Beauty, Race, and Politics on the Pageant Circuit

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Beauty, Race, and Politics on the Pageant Circuit

Recent Asian winners of international beauty contests have faced criticism, racist remarks.

Beauty queens Megan Young of the Philippines and Moe Set Wine of Myanmar soon found themselves facing issues of race and racism after winning the Miss World and Miss Myanmar competitions, respectively. 

Moe Set Wine will represent Myanmar at the Miss Universe pageant after she was crowned Miss Myanmar early this month. It will be the first time in 52 years that Myanmar is sending a contestant to the annual event, which is seen by some as yet more proof of reform and transition in the country. In fact, observers noted that some performances in the program made reference to Myanmar’s internal conflict. 

But less than a week after her victory, the 25-year-old beauty queen quickly drew controversy after reports surfaced that she is Chinese and not Burmese. She allegedly joined the Miss Chinese International contest in 2009 under the name Yang Xinrong. Further, she shocked many people when she attended a football event and was greeted by Nay Shwe Thway Aung, the grandson of the country’s former dictator Than Shwe.

After reading these reports, some Burmese netizens wanted Moe Set Wine to give up her crown. An online beauty pageant was even held to search for a new representative to the Miss Universe event. But the organizers of the Miss Myanmar contest insisted that Moe Set Wine is a Burmese citizen who has won the right to represent Myanmar in the Miss Universe competition. 

In an interview after her win, Moe Set Wine emphasized that “beauty alone is not enough to become Miss Universe.” Indeed, her toughest challenge today is not to prove her beauty and intelligence but to convince her fellow Burmese that she is a genuine citizen of Myanmar.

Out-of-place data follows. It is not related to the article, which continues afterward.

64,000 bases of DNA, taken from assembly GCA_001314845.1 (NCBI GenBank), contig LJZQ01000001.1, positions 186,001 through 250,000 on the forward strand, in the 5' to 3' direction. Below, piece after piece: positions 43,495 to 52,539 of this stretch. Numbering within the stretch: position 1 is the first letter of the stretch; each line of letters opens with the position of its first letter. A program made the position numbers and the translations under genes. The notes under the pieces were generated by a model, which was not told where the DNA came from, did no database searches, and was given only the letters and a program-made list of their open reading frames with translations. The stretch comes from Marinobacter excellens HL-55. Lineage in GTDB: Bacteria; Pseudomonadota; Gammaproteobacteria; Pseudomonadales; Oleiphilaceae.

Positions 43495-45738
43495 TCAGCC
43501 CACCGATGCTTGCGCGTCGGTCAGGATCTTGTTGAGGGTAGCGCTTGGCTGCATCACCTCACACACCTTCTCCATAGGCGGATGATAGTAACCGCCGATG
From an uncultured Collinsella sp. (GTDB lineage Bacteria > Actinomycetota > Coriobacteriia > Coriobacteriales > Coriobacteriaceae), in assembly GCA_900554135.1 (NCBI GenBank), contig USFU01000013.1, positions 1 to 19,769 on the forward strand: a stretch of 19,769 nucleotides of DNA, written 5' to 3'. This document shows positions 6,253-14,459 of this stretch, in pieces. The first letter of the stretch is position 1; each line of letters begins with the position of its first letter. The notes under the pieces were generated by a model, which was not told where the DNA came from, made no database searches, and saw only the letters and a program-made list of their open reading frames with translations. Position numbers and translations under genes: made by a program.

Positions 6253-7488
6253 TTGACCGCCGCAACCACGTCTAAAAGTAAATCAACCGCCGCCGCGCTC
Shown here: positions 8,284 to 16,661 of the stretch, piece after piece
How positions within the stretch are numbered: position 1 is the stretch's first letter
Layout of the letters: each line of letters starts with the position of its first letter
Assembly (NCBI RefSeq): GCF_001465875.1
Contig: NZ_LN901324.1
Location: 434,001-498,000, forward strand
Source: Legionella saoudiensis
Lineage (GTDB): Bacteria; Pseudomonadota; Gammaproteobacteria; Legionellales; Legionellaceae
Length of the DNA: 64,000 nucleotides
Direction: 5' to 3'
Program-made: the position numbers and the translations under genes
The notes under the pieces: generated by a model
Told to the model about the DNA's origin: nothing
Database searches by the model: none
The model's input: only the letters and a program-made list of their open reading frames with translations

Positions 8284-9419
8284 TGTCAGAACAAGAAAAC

Fortunately for Megan Young of the Philippines, no Filipinos questioned her citizenship when she bagged this year’s Miss World title in Indonesia. But curiously, some international reports highlighted the fact that she is half-American who was born and raised in the United States. There is also an unconfirmed appeal to credit Megan Young’s victory to both the Philippines and the United States.

But it was the Twitter rant of Singapore-based Devina DeDiva which grabbed global attention after she insulted Megan Young and Filipinos in general. 

“Miss Philippines is Miss World? What a joke! I did not know those maids have anything else in them,” wrote DeDiva who has since then deleted the racist Twitter post.

She added that Filipinos are poor, uneducated, and “smelly from cleaning toilets.” 

Not surprisingly, DeDiva instantly became reviled in the Philippines. One Filipino filed a criminal case against DeDiva in Singapore for her racist remarks. She was also fired from her job as an assistant teacher. DeDiva has reportedly apologized to Megan Young and Filipinos for her comments, but many Filipinos remain angry. 

Megan Young’s victory is special to Filipinos because it made the Philippines the third country in the world after Brazil and Venezuela to win all four major beauty pageants: Miss Universe, Miss International, Miss Earth and Miss World. But racism, courtesy of DeDiva, almost ruined the celebration in the islands – which partly explains the vitriolic response of many Filipinos to DeDiva’s insulting posts. 

Perhaps aside from promoting world peace and women’s empowerment, the Miss World winner can also advance the cause of racial harmony.